The creation and dissemination of labour market information has supported more informed labour market decisions by job seekers, agricultural employers, and students. A detailed investigation of the skills that unemployed Canadians need to become employed in the agriculture sector supports broader skills development initiatives among groups that have not traditionally been employed in agriculture. Ultimately, this project has enabled job seekers to better match their skills and career development to labour market demand in the agricultural industry.

Focus on Small Farms in Canada 2011

Labour Market Information – Did you know that 65 % of the census farms are classified as small farms? As it turns out, both small and large farms experience a labour shortage.  Operators of small farms are not finding the labour they need just as the owners of larger farms had responded in the previous study.

This research is a companion piece to the previous work published in the 2009 report Labour Market Information on Recruitment and Retention in Primary Agriculture which focused on the labour needs of farms with gross receipts of $100,000 or more.
 
Through these two analyses, CAHRC will be able to consider future programs and activities in the context of the primary agriculture industry as a whole.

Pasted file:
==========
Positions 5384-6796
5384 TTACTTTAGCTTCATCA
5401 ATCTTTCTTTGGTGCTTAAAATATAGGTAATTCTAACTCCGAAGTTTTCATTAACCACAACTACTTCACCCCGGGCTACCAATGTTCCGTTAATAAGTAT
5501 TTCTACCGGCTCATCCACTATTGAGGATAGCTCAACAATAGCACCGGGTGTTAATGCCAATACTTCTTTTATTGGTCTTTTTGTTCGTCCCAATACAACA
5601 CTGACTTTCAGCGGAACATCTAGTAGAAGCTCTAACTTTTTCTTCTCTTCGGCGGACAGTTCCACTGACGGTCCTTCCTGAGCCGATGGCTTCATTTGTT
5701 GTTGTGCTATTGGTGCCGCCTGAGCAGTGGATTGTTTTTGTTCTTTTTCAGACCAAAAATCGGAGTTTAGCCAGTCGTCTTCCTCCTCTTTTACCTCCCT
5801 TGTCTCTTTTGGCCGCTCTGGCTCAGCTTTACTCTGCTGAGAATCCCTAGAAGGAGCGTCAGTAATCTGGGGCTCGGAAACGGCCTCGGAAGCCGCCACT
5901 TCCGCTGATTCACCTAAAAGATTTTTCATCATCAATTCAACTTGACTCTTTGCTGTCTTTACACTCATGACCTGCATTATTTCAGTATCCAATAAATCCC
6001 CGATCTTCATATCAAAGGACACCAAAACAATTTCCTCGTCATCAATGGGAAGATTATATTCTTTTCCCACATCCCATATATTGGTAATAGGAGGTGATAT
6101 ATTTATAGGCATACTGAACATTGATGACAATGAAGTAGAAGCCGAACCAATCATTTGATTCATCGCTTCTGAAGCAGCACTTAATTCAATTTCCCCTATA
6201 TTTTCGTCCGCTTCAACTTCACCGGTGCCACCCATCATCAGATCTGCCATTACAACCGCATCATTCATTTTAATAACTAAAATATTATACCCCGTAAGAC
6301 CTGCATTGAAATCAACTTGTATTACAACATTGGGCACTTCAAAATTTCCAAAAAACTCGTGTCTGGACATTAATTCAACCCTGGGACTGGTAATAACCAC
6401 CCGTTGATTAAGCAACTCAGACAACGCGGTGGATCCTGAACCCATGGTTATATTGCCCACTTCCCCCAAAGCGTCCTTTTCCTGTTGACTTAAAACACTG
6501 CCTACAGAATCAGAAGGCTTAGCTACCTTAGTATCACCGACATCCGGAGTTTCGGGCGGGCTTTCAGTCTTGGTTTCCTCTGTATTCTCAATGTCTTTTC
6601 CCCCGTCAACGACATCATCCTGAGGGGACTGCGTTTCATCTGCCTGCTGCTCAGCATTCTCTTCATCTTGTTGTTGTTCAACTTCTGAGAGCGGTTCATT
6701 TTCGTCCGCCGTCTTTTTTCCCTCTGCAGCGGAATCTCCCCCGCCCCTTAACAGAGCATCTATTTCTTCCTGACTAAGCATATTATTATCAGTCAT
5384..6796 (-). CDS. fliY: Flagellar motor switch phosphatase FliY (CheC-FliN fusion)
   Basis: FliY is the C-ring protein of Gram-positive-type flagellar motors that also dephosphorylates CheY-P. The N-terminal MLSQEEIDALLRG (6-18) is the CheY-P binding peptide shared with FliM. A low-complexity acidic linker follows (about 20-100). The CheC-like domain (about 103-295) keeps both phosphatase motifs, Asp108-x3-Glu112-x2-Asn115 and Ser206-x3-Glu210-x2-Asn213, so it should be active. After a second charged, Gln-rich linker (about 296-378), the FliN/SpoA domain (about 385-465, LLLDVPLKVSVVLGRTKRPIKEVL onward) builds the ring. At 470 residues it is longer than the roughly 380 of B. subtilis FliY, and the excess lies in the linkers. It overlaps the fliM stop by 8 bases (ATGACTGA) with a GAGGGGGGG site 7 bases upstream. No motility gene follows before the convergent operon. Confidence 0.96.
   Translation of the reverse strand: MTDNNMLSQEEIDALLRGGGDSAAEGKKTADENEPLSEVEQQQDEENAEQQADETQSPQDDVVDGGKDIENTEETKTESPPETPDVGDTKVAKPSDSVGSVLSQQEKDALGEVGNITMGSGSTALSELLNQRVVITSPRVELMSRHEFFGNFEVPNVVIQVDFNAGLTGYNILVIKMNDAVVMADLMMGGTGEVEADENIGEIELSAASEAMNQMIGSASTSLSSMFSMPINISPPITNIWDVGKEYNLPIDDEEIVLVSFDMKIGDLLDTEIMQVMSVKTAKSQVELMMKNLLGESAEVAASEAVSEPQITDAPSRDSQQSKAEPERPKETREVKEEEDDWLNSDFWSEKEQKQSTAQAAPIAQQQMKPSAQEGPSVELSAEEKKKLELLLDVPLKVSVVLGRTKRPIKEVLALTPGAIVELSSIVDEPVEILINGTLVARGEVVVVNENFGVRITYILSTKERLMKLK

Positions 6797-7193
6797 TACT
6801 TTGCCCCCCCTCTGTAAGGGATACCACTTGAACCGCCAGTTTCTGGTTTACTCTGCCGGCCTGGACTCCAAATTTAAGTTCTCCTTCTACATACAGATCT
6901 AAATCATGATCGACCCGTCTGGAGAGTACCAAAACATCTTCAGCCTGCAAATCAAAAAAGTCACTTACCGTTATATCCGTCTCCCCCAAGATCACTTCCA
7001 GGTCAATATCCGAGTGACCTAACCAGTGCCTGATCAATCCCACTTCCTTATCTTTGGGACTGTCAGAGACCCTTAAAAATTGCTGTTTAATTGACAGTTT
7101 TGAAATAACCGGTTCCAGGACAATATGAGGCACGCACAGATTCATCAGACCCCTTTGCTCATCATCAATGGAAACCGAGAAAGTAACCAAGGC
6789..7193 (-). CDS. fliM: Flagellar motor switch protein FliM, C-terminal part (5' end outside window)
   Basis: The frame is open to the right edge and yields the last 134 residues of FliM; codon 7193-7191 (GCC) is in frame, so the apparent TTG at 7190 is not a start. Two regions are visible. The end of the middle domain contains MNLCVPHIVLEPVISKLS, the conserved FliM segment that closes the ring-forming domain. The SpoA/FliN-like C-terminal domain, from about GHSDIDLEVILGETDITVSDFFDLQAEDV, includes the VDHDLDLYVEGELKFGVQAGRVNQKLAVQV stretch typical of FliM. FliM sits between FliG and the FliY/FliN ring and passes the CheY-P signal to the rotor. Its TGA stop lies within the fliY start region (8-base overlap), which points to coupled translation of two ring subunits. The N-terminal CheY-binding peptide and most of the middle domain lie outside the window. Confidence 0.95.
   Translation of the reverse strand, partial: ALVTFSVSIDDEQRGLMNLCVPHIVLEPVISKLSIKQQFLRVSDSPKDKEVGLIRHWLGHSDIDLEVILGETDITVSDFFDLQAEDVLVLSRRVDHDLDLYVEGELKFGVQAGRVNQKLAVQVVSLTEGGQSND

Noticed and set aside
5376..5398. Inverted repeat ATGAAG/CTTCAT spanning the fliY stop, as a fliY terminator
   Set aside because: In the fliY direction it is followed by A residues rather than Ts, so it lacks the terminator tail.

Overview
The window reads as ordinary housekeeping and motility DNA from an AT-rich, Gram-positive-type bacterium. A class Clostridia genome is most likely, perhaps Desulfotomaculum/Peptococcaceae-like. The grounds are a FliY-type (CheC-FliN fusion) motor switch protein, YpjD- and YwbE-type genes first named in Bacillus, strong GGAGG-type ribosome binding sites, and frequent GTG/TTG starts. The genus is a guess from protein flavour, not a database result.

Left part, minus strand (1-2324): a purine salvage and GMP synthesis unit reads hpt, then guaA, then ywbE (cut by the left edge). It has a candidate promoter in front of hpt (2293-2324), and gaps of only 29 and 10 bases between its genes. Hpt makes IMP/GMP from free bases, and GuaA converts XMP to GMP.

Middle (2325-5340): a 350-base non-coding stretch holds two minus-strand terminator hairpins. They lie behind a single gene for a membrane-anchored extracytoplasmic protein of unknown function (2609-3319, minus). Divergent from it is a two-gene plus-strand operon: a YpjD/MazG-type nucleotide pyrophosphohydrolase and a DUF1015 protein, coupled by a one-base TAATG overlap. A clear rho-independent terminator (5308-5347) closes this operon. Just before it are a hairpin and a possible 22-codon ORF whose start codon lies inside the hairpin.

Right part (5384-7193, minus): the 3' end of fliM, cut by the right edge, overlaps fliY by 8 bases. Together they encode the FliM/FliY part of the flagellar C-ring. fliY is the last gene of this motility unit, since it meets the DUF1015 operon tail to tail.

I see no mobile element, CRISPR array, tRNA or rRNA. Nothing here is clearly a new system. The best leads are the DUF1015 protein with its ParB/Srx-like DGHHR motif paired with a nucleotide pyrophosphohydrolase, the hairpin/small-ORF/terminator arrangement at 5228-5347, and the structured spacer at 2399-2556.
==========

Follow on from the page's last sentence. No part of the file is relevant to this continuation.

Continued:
For more information, please see below for the full report:

Labour Market Information on Recruitment and Retention in Primary Agriculture

There is widespread recognition that traditional Canadian sources for agriculture labour are proving inadequate.  CAHRC’s Labour Market Information on Recruitment and Retention Report reveals that Canada’s primary agricultural producers will need an additional 50,000 non-seasonal and 38,000 seasonal workers by the year 2013.

The research also suggests that future employment needs will vary by geographic region, by commodity and by occupation. The report is based on statistical analysis from Canada’s Labour Force Survey, in addition to surveys of more than 550 farm employers with annual receipts of more than $100,000 about their current and future human resource requirements.

An LMI Factsheet and Executive Summary of the final report have also been prepared to serve as quick reference guides on the research findings and recommendations.

Following the LMI research, farm operations were interviewed to profile the HR strategies that these employers have found to be successful when attracting and retaining workers, and explain their ongoing HR challenges. A summary of these interviews, as well as the resulting individual profiles, are outlined in the Farm Profile Summative Report.